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Freddie Gray death: Baltimore officer faces retrial after 1st jury deadlocked

A Baltimore police officer will face retrial on a manslaughter charge over the death of black detainee Freddie Gray starting on June 13, a Maryland judge rules.

William Porter's retrial on manslaughter charge set for June

Baltimore police officer William Porter is accused of manslaughter, assault, reckless endangerment and misconduct in the death of Freddie Gray. (Patrick Samansky/Reuters)

A Baltimore police officer will face retrial on a manslaughter charge over the death of black detainee Freddie Gray starting on June 13, a Maryland judge ruled on Monday, after the officer's first trial ended in a deadlocked jury.

Judge Barry Williams set the trial date after meeting prosecutors and defense lawyers, the Maryland state courts office said in a statement.

Gray's death in April caused protests and rioting in the majority black city of 620,000 people and intensified a U.S. debate on police treatment of minorities. 

The date for the retrial of Officer William Porter, 26, in Baltimore City Circuit Court could snarl prosecutors' strategy to use him as a key witness against other officers in the high-profile trial, legal analysts said.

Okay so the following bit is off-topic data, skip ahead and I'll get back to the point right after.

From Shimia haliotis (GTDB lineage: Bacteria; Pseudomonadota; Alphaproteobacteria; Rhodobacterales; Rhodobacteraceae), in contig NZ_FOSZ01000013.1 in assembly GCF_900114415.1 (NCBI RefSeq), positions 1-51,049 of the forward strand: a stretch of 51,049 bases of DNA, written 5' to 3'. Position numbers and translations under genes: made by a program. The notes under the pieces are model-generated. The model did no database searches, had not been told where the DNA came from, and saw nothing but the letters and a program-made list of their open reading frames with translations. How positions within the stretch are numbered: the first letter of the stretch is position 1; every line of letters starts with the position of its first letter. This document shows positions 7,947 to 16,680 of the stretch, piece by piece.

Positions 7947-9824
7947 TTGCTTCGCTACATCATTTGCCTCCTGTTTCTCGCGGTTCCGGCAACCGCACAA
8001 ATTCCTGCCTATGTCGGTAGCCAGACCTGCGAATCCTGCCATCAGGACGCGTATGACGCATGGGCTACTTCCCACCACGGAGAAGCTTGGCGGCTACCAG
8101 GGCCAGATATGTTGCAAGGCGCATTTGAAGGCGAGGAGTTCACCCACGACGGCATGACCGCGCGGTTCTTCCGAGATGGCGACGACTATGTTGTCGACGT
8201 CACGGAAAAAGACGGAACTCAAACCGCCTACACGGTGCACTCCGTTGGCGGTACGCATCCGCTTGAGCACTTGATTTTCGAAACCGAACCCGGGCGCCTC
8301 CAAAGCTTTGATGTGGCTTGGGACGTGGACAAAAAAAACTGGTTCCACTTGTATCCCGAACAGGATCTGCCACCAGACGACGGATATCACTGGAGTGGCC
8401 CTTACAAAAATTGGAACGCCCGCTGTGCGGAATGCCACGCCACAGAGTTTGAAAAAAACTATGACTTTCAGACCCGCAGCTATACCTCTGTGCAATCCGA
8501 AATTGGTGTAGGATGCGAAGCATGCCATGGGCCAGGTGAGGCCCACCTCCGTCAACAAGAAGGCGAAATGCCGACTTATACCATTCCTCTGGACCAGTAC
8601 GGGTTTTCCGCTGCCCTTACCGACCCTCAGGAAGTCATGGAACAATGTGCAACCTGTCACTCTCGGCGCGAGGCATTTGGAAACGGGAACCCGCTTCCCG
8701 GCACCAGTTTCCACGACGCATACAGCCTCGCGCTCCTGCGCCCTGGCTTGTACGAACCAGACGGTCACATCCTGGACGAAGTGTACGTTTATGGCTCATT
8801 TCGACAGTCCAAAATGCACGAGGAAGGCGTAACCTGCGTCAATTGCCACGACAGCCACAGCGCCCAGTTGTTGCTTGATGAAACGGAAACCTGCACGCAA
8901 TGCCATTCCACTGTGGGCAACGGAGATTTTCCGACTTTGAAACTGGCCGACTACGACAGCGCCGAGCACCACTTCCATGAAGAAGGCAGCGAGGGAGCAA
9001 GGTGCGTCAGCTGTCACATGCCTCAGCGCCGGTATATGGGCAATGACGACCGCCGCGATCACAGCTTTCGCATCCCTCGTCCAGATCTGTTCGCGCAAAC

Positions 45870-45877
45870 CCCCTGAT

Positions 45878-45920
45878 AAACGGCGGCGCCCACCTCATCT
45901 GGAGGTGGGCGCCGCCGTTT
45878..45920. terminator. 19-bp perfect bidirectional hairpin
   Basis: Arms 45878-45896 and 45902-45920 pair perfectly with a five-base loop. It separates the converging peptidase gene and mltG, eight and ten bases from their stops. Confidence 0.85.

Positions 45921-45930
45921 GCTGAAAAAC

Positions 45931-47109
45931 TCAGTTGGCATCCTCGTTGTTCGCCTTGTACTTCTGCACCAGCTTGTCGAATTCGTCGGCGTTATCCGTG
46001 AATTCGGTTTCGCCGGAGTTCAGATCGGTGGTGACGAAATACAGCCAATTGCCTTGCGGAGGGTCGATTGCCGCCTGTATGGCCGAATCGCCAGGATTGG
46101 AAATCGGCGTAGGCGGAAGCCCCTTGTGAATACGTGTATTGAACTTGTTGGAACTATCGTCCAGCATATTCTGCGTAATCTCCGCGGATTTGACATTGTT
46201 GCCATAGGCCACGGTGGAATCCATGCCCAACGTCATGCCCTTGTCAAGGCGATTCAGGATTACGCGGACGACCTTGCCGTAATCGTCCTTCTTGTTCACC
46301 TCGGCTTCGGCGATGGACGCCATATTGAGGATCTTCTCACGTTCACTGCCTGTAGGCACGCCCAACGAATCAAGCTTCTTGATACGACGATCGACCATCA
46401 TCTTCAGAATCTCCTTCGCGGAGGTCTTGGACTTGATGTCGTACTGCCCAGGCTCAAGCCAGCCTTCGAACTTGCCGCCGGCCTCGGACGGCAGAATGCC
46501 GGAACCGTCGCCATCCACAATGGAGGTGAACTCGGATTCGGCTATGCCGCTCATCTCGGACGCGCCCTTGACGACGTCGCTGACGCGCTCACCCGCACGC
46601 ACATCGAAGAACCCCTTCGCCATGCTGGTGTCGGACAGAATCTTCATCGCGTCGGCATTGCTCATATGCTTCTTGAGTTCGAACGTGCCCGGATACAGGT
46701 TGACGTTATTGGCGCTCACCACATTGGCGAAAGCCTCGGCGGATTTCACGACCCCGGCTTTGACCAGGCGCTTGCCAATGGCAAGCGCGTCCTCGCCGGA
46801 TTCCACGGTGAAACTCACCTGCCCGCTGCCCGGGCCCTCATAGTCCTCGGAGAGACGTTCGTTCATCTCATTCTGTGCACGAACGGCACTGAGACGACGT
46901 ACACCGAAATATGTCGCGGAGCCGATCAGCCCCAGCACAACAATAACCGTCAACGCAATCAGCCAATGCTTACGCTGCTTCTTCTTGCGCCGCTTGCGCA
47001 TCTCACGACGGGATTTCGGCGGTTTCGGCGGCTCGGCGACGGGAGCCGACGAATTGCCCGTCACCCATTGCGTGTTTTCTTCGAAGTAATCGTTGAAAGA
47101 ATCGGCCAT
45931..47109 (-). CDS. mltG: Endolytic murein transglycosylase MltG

Porter, who is also black, was the first of six officers to be tried in connection with Gray's death from a broken neck sustained while in police custody.

Gray was arrested after fleeing from police. He was put in a transport van, shackled and handcuffed, but was not secured by a seat belt, in violation of department policy. He died a week later.
Freddie Gray, 25, was arrested for possessing a switchblade knife outside a housing project on Baltimore's west side. According to his attorney, Gray died a week later in the hospital from a severe spinal cord injury he received while in police custody. (Family photo/Murphy, Falcon & Murphy) (Murphy, Falcon & Murphy)

A jury was unable to reach a decision last week and Williams declared a mistrial.

Porter faces charges of involuntary manslaughter, second-degree assault, reckless endangerment and misconduct in office.

The trial of van driver Officer Caesar Goodson, who faces the most serious charge of second-degree depraved heart murder, is set to begin on Jan. 6.

Prosecutors had hoped to convict Porter and use him as a witness against Goodson and Sgt. Alicia White. Porter testified he passed Gray's request for medical help to them but none was summoned.

David Jaros, a University of Baltimore associate law professor, said that Porter was a potentially major witness against Goodson and without him prosecutors "know that the case against Officer Goodson is significantly weakened."

Jim Cohen, a law professor at New York's Fordham University, said prosecutors were facing a major difficulty since Porter could want immunity from prosecution to testify.

But prosecutors had labelled Porter a liar, giving the defence a perfect tool to use against him as a witness, Cohen said.

"I think they've got a big problem, whether it [the retrial] is set for June of '16 or June of '18," he said.

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